Saturday, April 25, 2009

More on Bread

After my last post, Geoffrey asked about why his homemade bread tasted like cardboard once it cooled off, or wasn't just fresh anymore.  I did answer him, but thought I'd share on the blog my procedures and recipes that I've worked out for baking.

For my white flour, I always buy Robin Hood Best for Bread flour.  I have found that it's worthwhile to buy premium white flour.  The best bread flour I've ever used came in a 100 lb. bag that I bought through a baker.  Now why is a bakery able to buy better flour than is available in the supermarket?

I keep the flour in the freezer, because I've found that flour ages at room temperature and finally becomes rancid.  You can go to all the trouble of baking homemade bread and buns, and they just will not taste very good.  I usually buy the 10 kg. (22 lb.) bag of flour, and store it in a Tupperware container made for that purpose.  That amount of flour just fits that container.

From the flour in the freezer I take about 3 lbs at a time and store it in the fridge.  Then I grind about 3 lbs of whole wheat flour at a time in this great little home mill:
I buy hard Red Saskatchewan organic wheat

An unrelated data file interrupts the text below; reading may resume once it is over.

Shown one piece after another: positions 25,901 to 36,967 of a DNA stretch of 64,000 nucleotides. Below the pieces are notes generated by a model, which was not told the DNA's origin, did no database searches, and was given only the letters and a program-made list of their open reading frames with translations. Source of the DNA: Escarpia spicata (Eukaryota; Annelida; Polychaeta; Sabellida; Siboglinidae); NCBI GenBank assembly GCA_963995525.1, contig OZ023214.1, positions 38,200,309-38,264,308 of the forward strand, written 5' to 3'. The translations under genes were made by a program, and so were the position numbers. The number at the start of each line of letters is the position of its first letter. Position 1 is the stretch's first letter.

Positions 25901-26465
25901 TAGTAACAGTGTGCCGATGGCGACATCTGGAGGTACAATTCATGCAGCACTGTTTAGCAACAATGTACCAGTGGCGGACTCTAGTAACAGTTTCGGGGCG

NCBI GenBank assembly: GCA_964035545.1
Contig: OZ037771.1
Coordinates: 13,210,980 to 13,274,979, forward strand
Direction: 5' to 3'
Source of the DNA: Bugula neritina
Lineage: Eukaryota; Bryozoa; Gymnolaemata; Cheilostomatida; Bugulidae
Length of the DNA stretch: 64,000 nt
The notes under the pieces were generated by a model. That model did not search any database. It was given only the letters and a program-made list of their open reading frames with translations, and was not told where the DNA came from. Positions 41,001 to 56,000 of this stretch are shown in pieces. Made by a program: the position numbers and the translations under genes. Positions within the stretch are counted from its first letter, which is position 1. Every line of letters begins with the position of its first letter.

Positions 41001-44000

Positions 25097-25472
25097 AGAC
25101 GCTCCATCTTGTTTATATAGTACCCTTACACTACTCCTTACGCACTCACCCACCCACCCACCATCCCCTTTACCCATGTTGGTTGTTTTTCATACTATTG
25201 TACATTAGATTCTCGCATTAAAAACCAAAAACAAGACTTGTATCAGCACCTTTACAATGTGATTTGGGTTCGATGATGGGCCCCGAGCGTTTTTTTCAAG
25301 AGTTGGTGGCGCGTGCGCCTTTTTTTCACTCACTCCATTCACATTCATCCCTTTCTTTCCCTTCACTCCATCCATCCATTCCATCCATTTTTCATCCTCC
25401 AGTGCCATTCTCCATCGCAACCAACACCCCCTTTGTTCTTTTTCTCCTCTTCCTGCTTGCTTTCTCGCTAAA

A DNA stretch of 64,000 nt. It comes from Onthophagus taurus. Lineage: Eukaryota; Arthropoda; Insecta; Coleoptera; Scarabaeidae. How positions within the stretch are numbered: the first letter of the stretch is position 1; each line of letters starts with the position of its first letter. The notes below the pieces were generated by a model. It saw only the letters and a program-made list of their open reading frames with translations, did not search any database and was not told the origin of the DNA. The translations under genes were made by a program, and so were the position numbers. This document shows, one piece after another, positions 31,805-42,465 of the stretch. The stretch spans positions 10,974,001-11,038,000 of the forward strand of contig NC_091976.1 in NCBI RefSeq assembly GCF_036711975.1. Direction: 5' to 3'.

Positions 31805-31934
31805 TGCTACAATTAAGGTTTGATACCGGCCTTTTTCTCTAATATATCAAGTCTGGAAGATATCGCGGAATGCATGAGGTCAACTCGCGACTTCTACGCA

from a local supplier.

Here's my recipe for bread:
12 ounces of very warm water
  3 tablespoons Canola oil
  1 large egg
  4 cups of flour (mixture of white and
      whole wheat)
     freshly ground flax  (about 3 TBS)
  2 tablespoons of sugar
  1  teaspoon salt
  1  tablespoon wheat gluten per cup of whole wheat flour
  2  teaspoons of Fleischmann's Quick Rise Instant Yeast.  (I buy the yeast by the pound, i.e. the Bakery Format, and keep it in the fridge after opening.)

This all goes into the bread maker in the order listed, and is prepared with the dough cycle.  This takes 45 minutes.

When it is finished, I remove the dough, roll it out on a Tupperware pie sheet, and use an empty tin can to cut it into rounds.  I usually make about 4 large buns, for use with hamburgs, and about 11 slightly smaller ones to eat with cheese for supper.  Let them rise for about 40 minutes, and bake in a preheated 350 degree oven for 18 minutes.  I bake them on cookie sheets and always use parchment paper 
rather than oiling the pans.  Here's today's batch of buns:

Alternatively, I divide the dough into two, and actually weigh them to get them as even as possible, shape them into loaves, oil them and put them into glass bread pans lined with parchment paper.  These are raised in a warm place for about 45 minutes, and baked in a 350 oven for 30 minutes.  I get two one and a quarter pound loaves out of this.

Next time I'll give a delicious recipe for Cardamom buns that are similar to the Hot Cross buns you can buy around Easter time.

P.S.  Did you know that eggs age as much in one day unrefrigerated as they do in SEVEN days in the fridge?

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